HB 1002 Office of the Attorney General – Investigative Authority – Health Care Fraud

The U.S. Department of Justice estimates that up to 10 percent of all healthcare expenditures every year are lost to fraud – the OAG’s MFVVU investigates and prosecutes this type of fraud in Maryland. Without access to recipient medical records, healthcare fraud prosecutions cannot take place. HB 1002 authorizes OAG to issue a subpoena for the limited purpose of furthering an ongoing healthcare fraud investigation.

SB 488 Civil Actions – Public Nuisances – Firearm Industry Members (Gun Industry Accountability Act of 2024)

SB 488 will give the Attorney General, a county attorney, and the Baltimore City Solicitor authority to sue firearms manufacturers and gun dealers for knowingly creating, maintaining, or contributing to harm to the public through the sale, manufacture, distribution, importation, or marketing of a firearm-related product by engaging in conduct that is unlawful or unreasonable based on the totality of the circumstances. 

SB 1103 Hospitals and Related Institutions – Outpatient Facilities Fees

Hospitals are able to charge patients a facility fee for services provided by any healthcare provider it employs and at any facility it owns, even if the patient never sets foot in the hospital. Senate Bill (SB) 1103 requires the Health Services Cost Review Commission (HSCRC), in consultation the OAG’s Health Education and Advocacy Unit (HEAU) and others, to 1) study and make recommendations on hospital outpatient facilities fees, 2) convene a workgroup to advise the HSCRC on expanding facility fee notices to all outpatient services, and 3) to consider the impact of expanding the notice to consumers. This legislation was a priority for Attorney General Brown.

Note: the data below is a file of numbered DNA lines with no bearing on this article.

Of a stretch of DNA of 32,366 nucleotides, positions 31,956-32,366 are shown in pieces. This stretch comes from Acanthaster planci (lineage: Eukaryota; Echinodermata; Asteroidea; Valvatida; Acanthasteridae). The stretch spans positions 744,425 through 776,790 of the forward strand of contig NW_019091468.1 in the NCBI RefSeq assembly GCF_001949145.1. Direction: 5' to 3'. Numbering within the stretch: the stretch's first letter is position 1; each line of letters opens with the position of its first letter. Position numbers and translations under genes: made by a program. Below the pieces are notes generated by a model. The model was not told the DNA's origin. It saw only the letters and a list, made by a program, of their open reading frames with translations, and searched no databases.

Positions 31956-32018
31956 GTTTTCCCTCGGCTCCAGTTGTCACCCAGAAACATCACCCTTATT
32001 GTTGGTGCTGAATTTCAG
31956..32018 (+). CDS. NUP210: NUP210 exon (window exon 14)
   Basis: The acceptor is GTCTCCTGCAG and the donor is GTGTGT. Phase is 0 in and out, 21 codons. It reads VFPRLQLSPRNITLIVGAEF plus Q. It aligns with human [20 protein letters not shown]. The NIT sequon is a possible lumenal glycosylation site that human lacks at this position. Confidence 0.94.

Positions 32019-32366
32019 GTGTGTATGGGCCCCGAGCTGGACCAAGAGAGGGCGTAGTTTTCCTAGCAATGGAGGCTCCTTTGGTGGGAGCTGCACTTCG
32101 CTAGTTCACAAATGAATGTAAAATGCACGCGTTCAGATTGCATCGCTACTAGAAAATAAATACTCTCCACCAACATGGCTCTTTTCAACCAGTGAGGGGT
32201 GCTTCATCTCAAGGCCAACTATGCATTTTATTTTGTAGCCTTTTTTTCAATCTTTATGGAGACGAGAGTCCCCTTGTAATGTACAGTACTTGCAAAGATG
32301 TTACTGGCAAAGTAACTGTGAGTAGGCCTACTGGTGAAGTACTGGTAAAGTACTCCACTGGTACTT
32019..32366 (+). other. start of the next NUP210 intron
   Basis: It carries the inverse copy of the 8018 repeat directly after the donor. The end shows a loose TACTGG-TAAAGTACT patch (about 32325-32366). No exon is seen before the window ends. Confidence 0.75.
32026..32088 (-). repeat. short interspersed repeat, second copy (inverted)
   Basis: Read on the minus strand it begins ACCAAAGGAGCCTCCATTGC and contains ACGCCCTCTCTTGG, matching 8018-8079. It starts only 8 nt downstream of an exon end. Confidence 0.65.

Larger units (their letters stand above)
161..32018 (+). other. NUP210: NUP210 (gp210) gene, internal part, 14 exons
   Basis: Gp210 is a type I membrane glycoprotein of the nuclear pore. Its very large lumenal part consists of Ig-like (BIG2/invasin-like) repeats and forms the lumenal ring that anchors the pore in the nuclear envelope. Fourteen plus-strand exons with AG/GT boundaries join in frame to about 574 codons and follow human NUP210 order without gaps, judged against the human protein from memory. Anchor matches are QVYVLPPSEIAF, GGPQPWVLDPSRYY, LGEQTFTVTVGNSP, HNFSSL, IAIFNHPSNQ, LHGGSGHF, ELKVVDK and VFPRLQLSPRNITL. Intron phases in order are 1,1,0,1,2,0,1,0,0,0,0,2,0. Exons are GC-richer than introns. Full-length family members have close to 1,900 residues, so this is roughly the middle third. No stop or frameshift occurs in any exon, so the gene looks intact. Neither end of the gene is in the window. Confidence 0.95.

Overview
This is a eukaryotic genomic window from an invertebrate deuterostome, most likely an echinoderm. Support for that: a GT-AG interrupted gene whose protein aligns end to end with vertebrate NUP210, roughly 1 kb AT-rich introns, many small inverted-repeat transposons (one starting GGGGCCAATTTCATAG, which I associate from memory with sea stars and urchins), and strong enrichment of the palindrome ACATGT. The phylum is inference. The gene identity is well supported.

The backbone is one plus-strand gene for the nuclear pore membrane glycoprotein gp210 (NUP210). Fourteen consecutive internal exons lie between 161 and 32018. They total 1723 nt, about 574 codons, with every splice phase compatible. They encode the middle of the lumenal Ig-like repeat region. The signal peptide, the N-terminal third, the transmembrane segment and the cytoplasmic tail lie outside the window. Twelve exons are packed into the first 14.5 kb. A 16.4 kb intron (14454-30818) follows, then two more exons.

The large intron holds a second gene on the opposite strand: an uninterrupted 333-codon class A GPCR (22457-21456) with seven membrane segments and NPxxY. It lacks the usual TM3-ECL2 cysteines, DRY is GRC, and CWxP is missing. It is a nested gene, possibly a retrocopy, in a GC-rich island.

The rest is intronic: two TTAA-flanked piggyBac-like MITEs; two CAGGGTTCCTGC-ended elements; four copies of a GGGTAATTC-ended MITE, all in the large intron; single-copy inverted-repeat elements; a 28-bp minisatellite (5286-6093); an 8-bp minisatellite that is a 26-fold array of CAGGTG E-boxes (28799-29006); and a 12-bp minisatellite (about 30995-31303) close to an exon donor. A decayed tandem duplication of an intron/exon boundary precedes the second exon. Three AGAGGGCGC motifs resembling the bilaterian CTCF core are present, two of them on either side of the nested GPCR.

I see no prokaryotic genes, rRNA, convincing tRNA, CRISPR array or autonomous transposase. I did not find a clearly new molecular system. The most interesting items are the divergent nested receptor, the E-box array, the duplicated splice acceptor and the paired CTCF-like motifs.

SB 949/HB 1047 Consumer Protection – Self-Administered Sexual Assault Evidence Collection Kits

SB 949/HB 1047 bans selling, offering for sale, or distributing self-administered sexual assault evidence collection kits. The bill also establishes the Forensic Nurse Examiner Training Grant Program and a fund to support the program.

SB 950/HB 1127 Sexual Assault Forensic Examinations Conducted Through Telehealth – Reimbursement and Study

SB 950/HB 1127 authorizes the reimbursement of a sexual assault forensic exam conducted through peer-to-peer telehealth under certain circumstances and requires the Maryland Sexual Assault Evidence Kit Policy and Funding Committee to conduct a study on the feasibility of a telehealth program that includes a pilot program for conducting sexual assault forensic examinations through telehealth. The bill also requires the committee to report its findings and recommendations to the General Assembly on or before December 1, 2024.

HB 1086/SB 890 Compensation for Individuals Erroneously Convicted – Alterations

The enactment of the Walter Lomax Act established a fair and straightforward path for exonerees to receive compensation and state-issued benefits. HB 1086/SB 890 builds upon the Walter Lomax Act by adjusting the benefits start time to coincide with the Administrative Law Judge’s award order, extending access to higher education benefits, and expanding eligibility criteria to include those wrongfully convicted of conspiracy to commit a felony. This legislation is vital for exonerees, providing fairer compensation and rectifying systemic injustices in our legal system.

SB 134 Office of the Correctional Ombudsman – Establishment and Funding

SB 134 establishes the Office of the Correctional Ombudsman and requires the Ombudsman to conduct investigations, reviews, and assessments of administrative acts taken by the Department of Public Safety and Correctional Services, by the Department of Juvenile Services, or in relation to individuals confined by either department.

HB 432 Courts and Judicial Proceedings and Criminal Procedure – Technical Corrections – References to Intellectual Disability

HB 432 changes references of the outdated term “mental retardation” to “intellectual disability” in certain criminal law statutes. The existence of the phrase in multiple statutes in the code has demeaned the dignity of those to whom they are directed, and the OAG is pleased to see it replaced.